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A Pearl Necklace

People say, “I don’t know how you keep it together with your Mom. How do you know how to communicate?”

I tell them I don’t always handle my sadness and grief very well. But sometimes, I do.

I tell them I don’t always have the strength to visit. But sometimes, I do.

I say we hold hands and sit quietly. Mom talks and kisses my hand. I listen and make her laugh. That is how we communicate.

Change, Acceptance, and Loss were in tow with dementia when they knocked on our door 14 years ago. These houseguests devastated our lives, then healed them.

Everyday Dementia, Change, Acceptance, and Loss have the power to devastate or heal. It is a tug-of-war, so no day is perfect. But moments can be.

Grace showed up for brandy and cake. I found that Grace doesn’t discriminate. If I reach out my hand, Grace will too.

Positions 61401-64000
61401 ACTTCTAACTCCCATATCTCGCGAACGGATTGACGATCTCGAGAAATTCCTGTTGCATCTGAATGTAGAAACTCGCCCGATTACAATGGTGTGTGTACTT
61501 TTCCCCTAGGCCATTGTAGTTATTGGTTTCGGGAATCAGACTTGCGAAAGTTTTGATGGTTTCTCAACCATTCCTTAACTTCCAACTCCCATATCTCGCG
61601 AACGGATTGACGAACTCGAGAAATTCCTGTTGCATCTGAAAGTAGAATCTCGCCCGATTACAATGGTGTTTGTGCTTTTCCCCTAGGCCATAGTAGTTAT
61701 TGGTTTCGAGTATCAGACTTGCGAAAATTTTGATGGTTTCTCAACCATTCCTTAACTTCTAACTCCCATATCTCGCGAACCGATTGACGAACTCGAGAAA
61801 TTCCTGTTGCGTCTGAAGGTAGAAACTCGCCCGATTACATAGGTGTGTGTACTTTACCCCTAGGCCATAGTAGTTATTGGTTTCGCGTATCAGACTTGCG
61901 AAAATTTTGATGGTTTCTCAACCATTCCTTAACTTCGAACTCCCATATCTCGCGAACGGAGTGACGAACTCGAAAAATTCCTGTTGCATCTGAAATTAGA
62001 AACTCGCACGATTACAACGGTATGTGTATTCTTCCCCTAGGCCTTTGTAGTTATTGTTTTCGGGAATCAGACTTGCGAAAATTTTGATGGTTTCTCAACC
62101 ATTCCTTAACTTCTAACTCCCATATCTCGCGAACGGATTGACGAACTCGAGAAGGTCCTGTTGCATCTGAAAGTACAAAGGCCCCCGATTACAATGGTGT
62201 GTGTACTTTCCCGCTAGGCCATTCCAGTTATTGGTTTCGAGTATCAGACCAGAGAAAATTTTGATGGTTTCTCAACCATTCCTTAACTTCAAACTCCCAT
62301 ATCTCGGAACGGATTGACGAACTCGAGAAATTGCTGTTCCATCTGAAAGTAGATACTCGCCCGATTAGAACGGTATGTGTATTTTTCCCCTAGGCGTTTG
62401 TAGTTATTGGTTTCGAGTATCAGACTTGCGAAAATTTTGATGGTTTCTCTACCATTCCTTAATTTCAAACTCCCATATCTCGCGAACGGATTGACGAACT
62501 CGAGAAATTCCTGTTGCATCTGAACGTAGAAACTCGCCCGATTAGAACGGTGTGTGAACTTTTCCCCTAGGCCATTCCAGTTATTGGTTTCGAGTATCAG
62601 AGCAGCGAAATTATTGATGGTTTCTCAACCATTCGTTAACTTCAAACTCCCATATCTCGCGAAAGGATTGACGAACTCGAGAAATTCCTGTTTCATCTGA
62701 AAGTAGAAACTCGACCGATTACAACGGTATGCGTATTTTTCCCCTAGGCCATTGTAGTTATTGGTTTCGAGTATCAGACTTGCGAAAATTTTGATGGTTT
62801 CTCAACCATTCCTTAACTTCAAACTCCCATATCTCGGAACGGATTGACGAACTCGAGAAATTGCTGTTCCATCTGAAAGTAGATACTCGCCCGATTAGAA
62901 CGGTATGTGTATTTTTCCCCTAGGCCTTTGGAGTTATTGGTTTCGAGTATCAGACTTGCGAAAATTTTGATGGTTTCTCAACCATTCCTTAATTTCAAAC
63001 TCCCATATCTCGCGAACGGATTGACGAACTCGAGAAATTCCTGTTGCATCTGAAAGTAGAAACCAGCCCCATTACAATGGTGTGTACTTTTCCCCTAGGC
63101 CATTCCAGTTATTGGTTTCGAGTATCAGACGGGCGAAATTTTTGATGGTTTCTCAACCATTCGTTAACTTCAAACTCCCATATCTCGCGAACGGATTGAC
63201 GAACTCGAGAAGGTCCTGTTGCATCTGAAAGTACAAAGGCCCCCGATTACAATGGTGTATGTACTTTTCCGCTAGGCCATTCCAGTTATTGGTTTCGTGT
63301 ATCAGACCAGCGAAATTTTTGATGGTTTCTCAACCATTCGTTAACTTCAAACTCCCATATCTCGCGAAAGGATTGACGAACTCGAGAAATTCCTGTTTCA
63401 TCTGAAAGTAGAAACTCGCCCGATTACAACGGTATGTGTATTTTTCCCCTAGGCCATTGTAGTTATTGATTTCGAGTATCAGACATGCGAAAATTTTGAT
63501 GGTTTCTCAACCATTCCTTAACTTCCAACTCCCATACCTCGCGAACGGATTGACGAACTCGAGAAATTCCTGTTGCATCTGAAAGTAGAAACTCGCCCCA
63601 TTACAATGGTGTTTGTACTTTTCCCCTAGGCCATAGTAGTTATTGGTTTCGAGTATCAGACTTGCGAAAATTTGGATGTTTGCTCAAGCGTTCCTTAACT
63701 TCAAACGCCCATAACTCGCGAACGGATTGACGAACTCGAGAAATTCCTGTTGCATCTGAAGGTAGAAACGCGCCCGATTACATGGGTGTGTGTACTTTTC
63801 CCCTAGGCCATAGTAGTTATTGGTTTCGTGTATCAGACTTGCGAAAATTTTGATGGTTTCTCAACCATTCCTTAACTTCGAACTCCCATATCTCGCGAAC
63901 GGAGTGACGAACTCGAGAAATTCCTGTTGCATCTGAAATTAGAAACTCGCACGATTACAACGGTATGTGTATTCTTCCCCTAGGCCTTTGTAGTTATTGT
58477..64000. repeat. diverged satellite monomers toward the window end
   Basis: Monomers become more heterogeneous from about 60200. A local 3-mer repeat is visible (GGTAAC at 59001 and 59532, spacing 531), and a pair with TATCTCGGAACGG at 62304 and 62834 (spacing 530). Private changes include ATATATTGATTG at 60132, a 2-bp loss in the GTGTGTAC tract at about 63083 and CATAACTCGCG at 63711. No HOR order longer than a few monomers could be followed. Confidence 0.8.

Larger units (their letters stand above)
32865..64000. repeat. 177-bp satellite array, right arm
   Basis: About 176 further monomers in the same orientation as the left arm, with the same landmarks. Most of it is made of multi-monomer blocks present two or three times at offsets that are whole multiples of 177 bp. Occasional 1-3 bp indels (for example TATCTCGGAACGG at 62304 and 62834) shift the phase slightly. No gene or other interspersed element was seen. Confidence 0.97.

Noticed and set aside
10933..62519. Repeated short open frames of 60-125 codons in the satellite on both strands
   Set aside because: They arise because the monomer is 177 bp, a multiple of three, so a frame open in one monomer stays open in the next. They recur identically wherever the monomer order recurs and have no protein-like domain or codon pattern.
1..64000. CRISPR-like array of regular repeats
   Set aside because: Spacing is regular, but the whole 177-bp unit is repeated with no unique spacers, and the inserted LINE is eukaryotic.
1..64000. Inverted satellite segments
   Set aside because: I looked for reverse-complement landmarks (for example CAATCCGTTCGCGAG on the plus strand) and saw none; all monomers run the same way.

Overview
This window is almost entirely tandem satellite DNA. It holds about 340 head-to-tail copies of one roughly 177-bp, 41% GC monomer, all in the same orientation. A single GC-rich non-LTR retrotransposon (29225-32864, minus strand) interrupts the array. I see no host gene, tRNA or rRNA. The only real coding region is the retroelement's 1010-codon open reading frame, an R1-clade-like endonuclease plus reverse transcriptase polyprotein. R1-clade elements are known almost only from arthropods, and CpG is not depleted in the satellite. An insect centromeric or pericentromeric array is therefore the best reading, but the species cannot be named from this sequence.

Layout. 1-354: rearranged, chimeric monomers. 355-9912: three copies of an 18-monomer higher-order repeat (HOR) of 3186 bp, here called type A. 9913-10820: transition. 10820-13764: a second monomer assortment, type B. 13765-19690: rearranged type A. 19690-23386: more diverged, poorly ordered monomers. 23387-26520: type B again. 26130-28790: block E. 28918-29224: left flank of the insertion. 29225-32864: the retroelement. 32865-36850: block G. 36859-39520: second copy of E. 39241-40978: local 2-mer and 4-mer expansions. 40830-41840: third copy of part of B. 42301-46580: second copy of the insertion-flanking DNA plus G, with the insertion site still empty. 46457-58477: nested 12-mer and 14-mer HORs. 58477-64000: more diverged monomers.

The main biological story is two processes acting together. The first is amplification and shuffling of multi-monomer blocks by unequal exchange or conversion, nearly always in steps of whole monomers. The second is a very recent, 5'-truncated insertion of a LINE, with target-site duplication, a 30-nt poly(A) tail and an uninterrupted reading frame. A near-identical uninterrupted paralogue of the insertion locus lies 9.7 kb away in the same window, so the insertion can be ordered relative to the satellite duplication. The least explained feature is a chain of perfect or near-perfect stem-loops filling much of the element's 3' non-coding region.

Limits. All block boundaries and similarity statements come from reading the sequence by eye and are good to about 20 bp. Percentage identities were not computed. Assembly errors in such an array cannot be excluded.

For me, “happy” doesn’t mean happy all the time. That’s a myth embraced by those whose cheese has slid off their cracker. Happy, for me, is found in moments and simplicity.

If I can tell Mom I love her, or she recognizes me, or we can just sit and be, that has the power to heal my day. When I tell her about how blissful, contented, and funny the dogs are, that has the power to heal my day.

I tell people Mom is still shaping my life. She is still helping me fine-tune my values and beliefs. She still shows me how imperfection and frailties shape my character, humility, and compassion. Or that sorrow and frustration are the brick and mortar of wisdom. Mom is still teaching me to let the bittersweet moments be the light.

“But,” my mind hears her say, “It is your job to find the pearls, string them together, and wear their beauty with pride.”

“Thanks, Mom,” I whisper to myself. “How do they look?”

Happy Mother’s Day. Vic

(Included in May Newsletter)

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